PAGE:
The west coast of Sweden

28 February, 2024

On Sweden’s west coast lies the Western Sea with Sweden’s saltiest water and the largest marine biodiversity. The Western Sea includes both Kattegat, Skagerrak, and the Øresund and is home to species such as mackerel, kelp, octopus, sea stars, corals, porpoises, and a total of 17 species of sharks.

Skagerrak, located furthest north in the Western Sea, is home to about 1500 animals and plants, thanks to the high salinity of the seawater, around 35 parts per thousand. Together with the Väderöarna Nature Reserve in the archipelago of Bohuslän, Kosterhavet is one of Sweden’s most species-rich marine areas. Several fjords in Bohuslän are considered so valuable that they are classified as Natura 2000.

However, as you move further south along the west coast, the water becomes fresher due to inflows from rivers, streams, and brackish water from the Baltic Sea. In Kattegat and around Øresund, the salinity is only around 15 parts per thousand. Salinity largely determines which species can thrive in the sea. This results in the number of species in the less salty Kattegat being only about half of that in the saltier Skagerrak.


Since 2009, Kosterhavet has held the title of Sweden’s first marine national park. The varying depths, high salinity, deep hard bottoms, and coral reefs in Kosterhavet are unique habitats for Sweden, contributing to a rich biodiversity of approximately 12,000 species. Moreover, there are around 200 animal species and nine algal species that exist only in Kosterhavet.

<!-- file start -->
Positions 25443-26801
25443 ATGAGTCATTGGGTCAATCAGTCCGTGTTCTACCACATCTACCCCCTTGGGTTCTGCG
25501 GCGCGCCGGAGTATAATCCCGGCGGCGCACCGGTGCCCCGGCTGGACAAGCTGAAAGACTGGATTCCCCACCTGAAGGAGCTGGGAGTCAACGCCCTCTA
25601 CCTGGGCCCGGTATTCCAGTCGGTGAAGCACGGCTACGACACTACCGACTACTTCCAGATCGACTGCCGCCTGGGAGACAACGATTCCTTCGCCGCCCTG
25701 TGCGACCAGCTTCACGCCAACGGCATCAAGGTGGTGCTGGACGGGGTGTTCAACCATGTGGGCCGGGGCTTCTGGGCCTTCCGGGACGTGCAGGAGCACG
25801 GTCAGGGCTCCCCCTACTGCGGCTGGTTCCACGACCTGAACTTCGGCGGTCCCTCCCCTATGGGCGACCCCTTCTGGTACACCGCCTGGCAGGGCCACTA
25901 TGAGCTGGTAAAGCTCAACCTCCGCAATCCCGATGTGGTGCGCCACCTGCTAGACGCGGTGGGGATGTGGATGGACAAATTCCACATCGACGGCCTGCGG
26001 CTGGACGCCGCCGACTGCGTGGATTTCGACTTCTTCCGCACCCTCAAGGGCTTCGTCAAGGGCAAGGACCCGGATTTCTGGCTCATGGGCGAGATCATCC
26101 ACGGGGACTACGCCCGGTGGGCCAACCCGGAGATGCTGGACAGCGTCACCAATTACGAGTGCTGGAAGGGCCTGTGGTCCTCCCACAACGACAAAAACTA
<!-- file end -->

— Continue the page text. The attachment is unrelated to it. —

The salty and cold deep-sea water that enters from the Atlantic, through Kosterfjorden’s deep trench at 250 meters depth, allows deep-sea animals to live close to the coast. This also provides unique conditions for unusual sponge animals, corals, stingrays, sea pens, sea anemones, and bryozoans to coexist. The national park is also home to the largest population of harbor seals in the Western Sea, studied by researchers since the 1970s.


Gullmarsfjorden is a Natura 2000 area with unique marine life, attracting both divers and researchers. In 1983, Gullmarsfjorden, or Gullmarn as it is sometimes called, became Sweden’s first marine protected area, bordering several nature reserves on land. The fjord is 25 km long, 1–3 km wide, and Sweden’s only threshold fjord, meaning the threshold at the mouth is shallower (around 40 meters) than inside (up to 120 meters). This affects the exchange of water with Skagerrak, creating a distinct thermocline between the salty bottom water from the Western Sea’s depths and the fresher surface water from the Baltic Sea, Øresund, and local runoff.

The environment in Gullmarsfjorden has been well-documented, with scientific studies conducted since the 1830s. Today, several research stations at Gullmarsfjorden allow close observation of small organisms such as krill and coral, as well as a local cod population.


Between Sweden, Norway, and Denmark lies another Natura 2000 area, Bratten, the largest marine protected area in Skagerrak. The over 1,000 square kilometers area is characterized by deep hard and soft bottoms, valleys, and holes believed to have formed through gas leakage from the Earth’s crust. In Bratten, Sweden’s deepest marine area at 560 meters is found. Many rare fish and invertebrates inhabit Bratten due to its unusually deep hard bottom environment. Protected species like deep-sea corals, sponge animals, sharks, stingrays, rabbit fish, and halibut are present. Despite the area being protected, bottom trawling is still allowed in large parts of Bratten, and it is an important area for fishing North Sea shrimp and large fish on the deep mud bottoms.